FAIRHOPE — The City of Fairhope has responded to a lawsuit brought against it by 68 Ventures, saying the denial of the company's plans to build two multi-occupancy housing complexes was not unconstitutional.

The 27-page lawsuit filed in the U.S. District Court for the Southern District of Alabama on behalf of 68V BTR Holdings, LLC (68 Ventures) accuses the City of Fairhope and the Fairhope Planning Commission of denial of due process, denial of equal protection, misrepresentation, equitable estoppel, invalidating 68V BTR’s arbitrary and capricious application denials.

“[T]he project became a topic of dissent among residents of the City of Fairhope, especially among white affluent residents,” the lawsuit states. “The main grief was that the multi-occupancy complexes were not expensive enough to price-out lower-income tenants, including minority tenants.”

The two proposed properties are outside of Fairhope City limits but are in the extraterritorial jurisdiction of the city, meaning zoning is regulated by the City of Fairhope based on an agreement between the city and Baldwin County.

The Skyline Village property is approximately 16.5 acres along Dyer Road.

Dryer Road Alabama News
Skyline Village property. (Google Maps)

The Gables on Lawrence property is approximately 20 acres along Lawrence Road.

Lawrence Alabama News
Gables on Lawrence property. (Google Maps)

68 Ventures bought the properties after speaking with city officials and members of the planning commission on how to meet the requirements for developing the properties, then hired multiple contractors, consultants, designers and others to work on the properties. The lawsuit states the "Commission represented to 68 Ventures that it met all requirements for approval of the complexes."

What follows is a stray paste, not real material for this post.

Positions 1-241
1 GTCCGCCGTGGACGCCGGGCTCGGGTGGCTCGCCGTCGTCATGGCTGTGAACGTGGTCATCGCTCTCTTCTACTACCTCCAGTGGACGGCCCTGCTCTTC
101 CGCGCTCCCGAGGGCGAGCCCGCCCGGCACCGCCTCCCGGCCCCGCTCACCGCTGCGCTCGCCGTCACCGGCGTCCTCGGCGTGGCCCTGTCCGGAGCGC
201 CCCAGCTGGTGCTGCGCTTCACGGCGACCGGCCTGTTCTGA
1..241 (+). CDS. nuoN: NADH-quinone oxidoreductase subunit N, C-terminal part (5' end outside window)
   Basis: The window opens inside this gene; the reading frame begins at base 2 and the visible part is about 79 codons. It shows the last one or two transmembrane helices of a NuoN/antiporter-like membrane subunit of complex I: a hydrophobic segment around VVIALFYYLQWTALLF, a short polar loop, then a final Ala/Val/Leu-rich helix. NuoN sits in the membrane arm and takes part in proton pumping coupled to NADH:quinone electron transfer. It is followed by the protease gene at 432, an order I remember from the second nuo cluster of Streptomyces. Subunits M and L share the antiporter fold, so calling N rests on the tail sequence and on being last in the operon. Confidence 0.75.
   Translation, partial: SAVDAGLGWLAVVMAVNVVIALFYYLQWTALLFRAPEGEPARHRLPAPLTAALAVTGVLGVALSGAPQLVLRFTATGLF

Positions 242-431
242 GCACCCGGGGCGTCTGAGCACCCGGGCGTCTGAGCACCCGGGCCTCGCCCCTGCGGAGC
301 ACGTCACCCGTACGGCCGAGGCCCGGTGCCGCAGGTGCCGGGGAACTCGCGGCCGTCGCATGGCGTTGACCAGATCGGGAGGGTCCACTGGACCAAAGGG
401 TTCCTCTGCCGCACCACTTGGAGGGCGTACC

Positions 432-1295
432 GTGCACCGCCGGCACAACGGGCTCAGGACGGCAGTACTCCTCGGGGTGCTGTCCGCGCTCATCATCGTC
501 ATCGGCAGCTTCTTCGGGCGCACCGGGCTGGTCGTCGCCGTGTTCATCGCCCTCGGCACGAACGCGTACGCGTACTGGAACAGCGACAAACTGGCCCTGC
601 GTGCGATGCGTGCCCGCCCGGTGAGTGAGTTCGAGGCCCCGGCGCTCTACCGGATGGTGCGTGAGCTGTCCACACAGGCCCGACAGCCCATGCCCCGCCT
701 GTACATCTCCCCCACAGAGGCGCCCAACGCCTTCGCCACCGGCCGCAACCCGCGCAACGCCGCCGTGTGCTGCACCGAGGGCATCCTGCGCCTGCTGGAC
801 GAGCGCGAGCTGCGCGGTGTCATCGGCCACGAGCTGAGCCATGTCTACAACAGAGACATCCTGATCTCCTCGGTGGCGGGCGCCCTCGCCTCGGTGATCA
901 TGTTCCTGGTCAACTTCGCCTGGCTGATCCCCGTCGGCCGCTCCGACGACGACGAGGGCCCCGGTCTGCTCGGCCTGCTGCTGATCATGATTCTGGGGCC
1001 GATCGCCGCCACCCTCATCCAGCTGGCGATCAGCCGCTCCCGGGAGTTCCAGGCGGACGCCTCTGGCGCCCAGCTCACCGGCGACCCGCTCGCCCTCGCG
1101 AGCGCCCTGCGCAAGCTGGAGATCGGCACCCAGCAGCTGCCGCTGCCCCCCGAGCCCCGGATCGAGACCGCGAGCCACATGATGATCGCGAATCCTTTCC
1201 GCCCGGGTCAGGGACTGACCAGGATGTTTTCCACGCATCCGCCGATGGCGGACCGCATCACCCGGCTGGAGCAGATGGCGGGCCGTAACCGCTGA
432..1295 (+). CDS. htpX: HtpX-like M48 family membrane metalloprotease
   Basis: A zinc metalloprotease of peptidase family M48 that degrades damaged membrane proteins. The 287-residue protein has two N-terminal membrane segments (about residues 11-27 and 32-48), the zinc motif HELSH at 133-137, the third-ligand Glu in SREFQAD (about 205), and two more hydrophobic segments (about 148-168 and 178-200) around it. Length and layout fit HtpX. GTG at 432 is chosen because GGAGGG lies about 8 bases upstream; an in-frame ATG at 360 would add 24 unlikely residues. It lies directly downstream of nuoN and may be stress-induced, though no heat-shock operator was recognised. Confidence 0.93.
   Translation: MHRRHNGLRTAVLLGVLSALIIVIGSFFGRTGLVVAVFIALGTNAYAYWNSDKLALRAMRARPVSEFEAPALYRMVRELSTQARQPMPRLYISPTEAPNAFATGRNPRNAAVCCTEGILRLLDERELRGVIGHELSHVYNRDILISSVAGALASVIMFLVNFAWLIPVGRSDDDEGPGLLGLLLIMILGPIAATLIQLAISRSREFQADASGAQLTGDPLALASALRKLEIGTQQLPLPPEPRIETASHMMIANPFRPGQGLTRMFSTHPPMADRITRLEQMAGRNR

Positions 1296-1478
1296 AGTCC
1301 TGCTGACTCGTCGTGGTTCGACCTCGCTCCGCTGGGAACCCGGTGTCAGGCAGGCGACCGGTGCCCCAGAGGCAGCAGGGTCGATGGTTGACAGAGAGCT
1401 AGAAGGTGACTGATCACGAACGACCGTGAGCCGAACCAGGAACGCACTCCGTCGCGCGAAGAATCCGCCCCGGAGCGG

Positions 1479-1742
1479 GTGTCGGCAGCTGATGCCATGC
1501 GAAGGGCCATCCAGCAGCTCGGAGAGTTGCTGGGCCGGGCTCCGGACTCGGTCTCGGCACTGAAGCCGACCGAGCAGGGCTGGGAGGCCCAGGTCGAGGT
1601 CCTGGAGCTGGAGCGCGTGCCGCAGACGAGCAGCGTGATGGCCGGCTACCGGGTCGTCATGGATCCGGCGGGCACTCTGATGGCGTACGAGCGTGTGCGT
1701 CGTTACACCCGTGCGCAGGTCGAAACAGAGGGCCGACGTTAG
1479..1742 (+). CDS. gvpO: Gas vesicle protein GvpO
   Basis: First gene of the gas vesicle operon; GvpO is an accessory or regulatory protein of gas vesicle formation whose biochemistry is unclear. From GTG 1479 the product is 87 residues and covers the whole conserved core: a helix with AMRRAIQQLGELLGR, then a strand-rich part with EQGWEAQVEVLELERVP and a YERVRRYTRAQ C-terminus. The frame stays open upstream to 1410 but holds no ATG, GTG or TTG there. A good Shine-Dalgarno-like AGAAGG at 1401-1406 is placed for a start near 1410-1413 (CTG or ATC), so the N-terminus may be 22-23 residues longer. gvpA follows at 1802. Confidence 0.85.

After news of two multi-unit apartment complexes spread around town, representatives with 68 Ventures said some residents came forward with complaints. The lawsuit explains that after hearing from residents who perceived the development as being for "low-income" residents, members of the commission decided to deny the application.

"The Commission's denial violated its administrative duty to fairly evaluate the applications and constitutes arbitrary, capricious, and unreasonable action in violation of the due process protections provided by the Fourteenth Amendment to the Constitution," the lawsuit states.

68 Ventures claim that before they officially submitted an application, they saw and heard commission members say they would deny the application.

"In the video, taken prior to Plaintiff's submission of the building applications, the Planning Commission admits that there is no 'reason to deny the application but that they could just deny' the application anyway because they did not want Plaintiffs multi-occupancy complexes built," the lawsuit continues.

The lawsuit also alleges a commission member who admitted to denying the application for pretextual reasons said she didn't think the property owner would file a lawsuit because it would be bad for his business, which is headquartered in Daphne. That member also said in the recording the application was denied due to health, safety and traffic concerns.

In the latest court filing, the City of Fairhope denied or did not respond to the accusations. In a motion to dismiss, the city maintained it has the right to deny the developments. The city of Fairhope said 68 Ventures is "attempting to turn a run-of-the-mill land use dispute over administrative denials into a constitutional case. But the facts alleged and documents submitted by 68V in the Complaint fail to allege a plausible cause of action against Defendants."

To connect with the author of this story or to comment, email erica.thomas@1819news.com.

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